CGT changes – be prepared

Following proposals announced to bring Capital Gains Tax (CGT) in line with Income Tax, financial advisers should be aware of the need to have a rethink if the plans come to fruition.

OTS proposals

Back in July, Chancellor Rishi Sunak called for a review of CGT in a letter that asked whether the current CGT rules are ‘fit for purpose’ and asking how they could be simplified. The Office of Tax Simplification (OTS) has now published its first of two reform reports on CGT which calls for the tax levels to be set at the same rates as Income Tax. The report said: ‘A greater alignment of rates would reduce the need for complex rules to police the boundary between income and gains, as the way income is classified would not affect the tax position. More closely aligning CGT rates with income tax rates has the potential to raise a substantial amount of tax for the Exchequer.’

If the government decides against this proposal, the report recommended that there should be two rates of CGT rather than the current four.

A lowering of the annual exemption was also recommended, as was a proposed review of the CGT uplift on death, so that the inheritor would acquire assets at the historic base cost of the person who has died.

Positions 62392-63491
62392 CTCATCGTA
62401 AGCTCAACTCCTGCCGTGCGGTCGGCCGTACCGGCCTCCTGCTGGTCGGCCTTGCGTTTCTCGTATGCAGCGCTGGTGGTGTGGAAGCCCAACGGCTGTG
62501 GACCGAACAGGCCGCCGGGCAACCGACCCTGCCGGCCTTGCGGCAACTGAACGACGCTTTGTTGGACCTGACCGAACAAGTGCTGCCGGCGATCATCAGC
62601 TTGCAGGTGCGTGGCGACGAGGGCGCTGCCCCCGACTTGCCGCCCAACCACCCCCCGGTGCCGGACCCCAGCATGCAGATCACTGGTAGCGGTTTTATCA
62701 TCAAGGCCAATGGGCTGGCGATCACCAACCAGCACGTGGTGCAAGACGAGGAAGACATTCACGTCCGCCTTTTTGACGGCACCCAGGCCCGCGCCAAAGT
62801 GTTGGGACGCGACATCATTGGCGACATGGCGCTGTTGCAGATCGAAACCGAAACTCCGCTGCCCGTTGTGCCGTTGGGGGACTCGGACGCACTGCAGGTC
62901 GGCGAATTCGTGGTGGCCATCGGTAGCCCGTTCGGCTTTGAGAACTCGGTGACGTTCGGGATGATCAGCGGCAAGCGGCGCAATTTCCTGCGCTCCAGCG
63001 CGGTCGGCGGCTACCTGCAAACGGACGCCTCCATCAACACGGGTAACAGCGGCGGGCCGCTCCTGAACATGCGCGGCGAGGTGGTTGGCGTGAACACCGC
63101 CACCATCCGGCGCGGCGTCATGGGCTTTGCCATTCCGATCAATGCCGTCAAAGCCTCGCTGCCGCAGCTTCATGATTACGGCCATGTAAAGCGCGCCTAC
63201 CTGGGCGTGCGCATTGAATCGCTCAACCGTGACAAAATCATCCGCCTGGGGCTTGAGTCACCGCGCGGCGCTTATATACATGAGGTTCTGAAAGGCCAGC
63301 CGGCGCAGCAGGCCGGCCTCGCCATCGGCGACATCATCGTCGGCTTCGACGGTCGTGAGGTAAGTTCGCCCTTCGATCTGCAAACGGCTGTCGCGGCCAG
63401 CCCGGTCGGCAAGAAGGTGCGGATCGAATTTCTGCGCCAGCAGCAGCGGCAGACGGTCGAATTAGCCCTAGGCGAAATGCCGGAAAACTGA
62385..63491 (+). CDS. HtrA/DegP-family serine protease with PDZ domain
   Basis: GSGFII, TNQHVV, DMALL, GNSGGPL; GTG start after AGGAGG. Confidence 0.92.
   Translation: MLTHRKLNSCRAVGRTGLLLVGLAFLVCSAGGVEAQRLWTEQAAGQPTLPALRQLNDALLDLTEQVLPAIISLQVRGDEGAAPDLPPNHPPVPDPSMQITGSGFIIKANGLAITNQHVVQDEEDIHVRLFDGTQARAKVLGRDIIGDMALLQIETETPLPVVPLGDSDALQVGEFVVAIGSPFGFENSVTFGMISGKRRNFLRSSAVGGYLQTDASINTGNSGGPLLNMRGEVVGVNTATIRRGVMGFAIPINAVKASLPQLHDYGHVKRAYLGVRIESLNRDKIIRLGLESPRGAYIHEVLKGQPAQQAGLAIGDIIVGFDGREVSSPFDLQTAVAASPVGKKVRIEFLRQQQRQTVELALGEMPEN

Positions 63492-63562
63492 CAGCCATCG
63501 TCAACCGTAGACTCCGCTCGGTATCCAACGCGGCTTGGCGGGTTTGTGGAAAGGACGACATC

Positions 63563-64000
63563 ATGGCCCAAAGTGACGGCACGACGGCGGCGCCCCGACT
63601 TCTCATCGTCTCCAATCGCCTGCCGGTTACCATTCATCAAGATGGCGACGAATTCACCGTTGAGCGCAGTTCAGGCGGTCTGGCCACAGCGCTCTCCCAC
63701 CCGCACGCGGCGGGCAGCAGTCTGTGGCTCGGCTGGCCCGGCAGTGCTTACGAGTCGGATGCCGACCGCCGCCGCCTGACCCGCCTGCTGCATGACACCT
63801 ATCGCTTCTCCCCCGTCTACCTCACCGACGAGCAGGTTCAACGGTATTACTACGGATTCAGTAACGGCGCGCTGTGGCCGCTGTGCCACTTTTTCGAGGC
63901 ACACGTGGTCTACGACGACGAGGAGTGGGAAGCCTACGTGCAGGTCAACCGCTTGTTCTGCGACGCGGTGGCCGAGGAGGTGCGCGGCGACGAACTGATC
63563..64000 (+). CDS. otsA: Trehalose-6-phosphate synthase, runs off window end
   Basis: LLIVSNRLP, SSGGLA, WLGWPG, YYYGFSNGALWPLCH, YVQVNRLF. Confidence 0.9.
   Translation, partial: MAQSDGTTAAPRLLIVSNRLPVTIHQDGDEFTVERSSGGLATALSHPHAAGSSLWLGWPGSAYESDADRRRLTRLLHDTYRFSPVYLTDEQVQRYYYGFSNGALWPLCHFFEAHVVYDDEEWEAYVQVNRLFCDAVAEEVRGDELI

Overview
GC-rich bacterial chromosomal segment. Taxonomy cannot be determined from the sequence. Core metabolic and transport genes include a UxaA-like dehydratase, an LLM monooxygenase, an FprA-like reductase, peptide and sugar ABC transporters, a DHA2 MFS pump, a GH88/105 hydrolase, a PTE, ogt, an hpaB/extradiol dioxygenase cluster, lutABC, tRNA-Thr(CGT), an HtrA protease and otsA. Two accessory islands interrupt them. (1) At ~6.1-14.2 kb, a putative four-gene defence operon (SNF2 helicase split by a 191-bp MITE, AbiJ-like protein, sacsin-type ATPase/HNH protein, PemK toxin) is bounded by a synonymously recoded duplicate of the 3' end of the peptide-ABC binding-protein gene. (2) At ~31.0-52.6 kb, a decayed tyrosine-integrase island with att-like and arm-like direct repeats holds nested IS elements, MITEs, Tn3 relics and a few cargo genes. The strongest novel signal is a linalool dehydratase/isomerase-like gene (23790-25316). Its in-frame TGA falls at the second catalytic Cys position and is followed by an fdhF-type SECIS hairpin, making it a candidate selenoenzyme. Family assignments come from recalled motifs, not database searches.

No surprise

Government spending to the pandemic has pushed the UK’s national debt to over £2trn, which will take decades to pay off. The option of bringing CGT in line with Income Tax has been on the table some time and as taxation clearly has to rise, the obvious choice appears to be CGT. The OTS view is that CGT is paid by relatively few people – the tax is currently paid by around 265,000 people and raises £8.3bn a year. This compares to £180bn of Income Tax paid by 31.2 million taxpayers.

The effects

A rough statistic provided by the OTS suggests that alignment of CGT with Income Tax rates could theoretically raise an additional £14bn a year for the Exchequer. This reflects the fact that the vast majority of CGT by value comes from higher and additional rate taxpayers.

If the annual exemption was to be reduced to £5,000, the number of taxpayers required to pay CGT would double and reducing it to £1,000 would result in taxpayer numbers almost tripling.

What should advisers be doing?

It’s important to consider the OTS proposals and decide whether you should be talking to clients now about the implications of a tax change, or if your preferred approach is to wait for confirmation of the changes before speaking to clients. Whichever view you hold; you need to start planning ahead and get prepared for any changes. It would be wise to consider tax planning considerations for clients sooner rather than later and not put this off until the New Year.


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